Finally, Karinne and I want to help organize a Peace Corps Panama Coffee Challenge. Our idea is still in development, but it involves volunteers in coffee producing areas working with local producers to produce a small quantity of well-processed coffee. This coffee can then be tested, or "cupped" as the expression goes, to see which meet the criteria for export. This cupping can be a publicized event, ideally sponsored by a U.S. or European roaster, who would agree to pay a fair price for small batches of the coffee that meets a certain quality standard. We are lucky enough to have a PCV who's title is "Coffee Coordinator" who is very knowledgeable and enthusiatic (fellow addict) and who may play a big role in setting this up. We will see!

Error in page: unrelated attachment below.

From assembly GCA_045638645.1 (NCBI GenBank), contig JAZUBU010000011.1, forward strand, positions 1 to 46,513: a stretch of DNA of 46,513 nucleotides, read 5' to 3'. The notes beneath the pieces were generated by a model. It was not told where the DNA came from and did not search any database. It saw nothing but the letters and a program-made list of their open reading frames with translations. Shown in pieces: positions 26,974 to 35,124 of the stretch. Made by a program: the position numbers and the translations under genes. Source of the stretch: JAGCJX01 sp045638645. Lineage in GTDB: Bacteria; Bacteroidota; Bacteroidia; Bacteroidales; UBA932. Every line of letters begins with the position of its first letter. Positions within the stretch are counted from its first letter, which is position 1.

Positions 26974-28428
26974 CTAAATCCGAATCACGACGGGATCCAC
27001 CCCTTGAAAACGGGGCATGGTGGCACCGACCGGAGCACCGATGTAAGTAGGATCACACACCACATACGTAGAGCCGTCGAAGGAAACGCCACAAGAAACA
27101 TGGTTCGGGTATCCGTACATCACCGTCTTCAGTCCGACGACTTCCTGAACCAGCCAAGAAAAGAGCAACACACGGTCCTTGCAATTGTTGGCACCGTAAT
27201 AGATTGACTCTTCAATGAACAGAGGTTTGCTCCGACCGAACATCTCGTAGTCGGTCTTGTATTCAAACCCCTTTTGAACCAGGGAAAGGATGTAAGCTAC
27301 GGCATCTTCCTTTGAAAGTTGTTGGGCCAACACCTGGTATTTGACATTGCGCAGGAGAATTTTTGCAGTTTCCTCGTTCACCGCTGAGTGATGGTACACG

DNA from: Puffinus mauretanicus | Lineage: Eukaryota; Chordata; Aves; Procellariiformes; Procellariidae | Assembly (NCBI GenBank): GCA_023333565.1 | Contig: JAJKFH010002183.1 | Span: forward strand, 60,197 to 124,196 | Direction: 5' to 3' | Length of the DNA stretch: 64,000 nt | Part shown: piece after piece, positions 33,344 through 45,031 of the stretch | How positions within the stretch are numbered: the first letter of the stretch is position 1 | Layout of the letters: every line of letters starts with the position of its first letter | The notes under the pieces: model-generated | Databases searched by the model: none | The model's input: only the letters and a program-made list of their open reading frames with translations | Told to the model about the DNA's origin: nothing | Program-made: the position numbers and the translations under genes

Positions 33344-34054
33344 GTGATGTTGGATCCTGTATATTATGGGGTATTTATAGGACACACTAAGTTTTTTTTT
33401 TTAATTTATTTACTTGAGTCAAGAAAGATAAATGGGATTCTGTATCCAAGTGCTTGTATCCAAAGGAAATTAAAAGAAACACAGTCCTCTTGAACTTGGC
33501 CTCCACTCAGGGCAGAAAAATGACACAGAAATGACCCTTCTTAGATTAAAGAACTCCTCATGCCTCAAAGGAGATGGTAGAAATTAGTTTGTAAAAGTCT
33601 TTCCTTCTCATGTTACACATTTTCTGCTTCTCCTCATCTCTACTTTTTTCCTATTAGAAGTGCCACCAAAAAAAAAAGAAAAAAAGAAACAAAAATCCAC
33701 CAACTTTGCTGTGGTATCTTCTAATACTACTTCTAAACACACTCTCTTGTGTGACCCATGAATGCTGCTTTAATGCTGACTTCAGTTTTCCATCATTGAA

Now the coffee is wearing off, and dinner is calling. Not as much rain today, except for in the kitchen, where the faucets I installed yesterday got shot off the pipe by high water pressure, spraying maybe ten gallons of water all over before I got it shoved back on. Ah, the fun of home improvements will maybe never end........ The roof still leaks, the sink (all 150 lbs. of concrete of it) is still sitting on our front porch, waiting for cement to install it with, and mosquitoes are amazingly proficient at finding their way into the house at night. Still, it is home, and it feels good to have a place to call home. Where we can make gringo coffee and food in peace. Or at least relative peace, if you discount the nosy kids and the loud dueling roosters.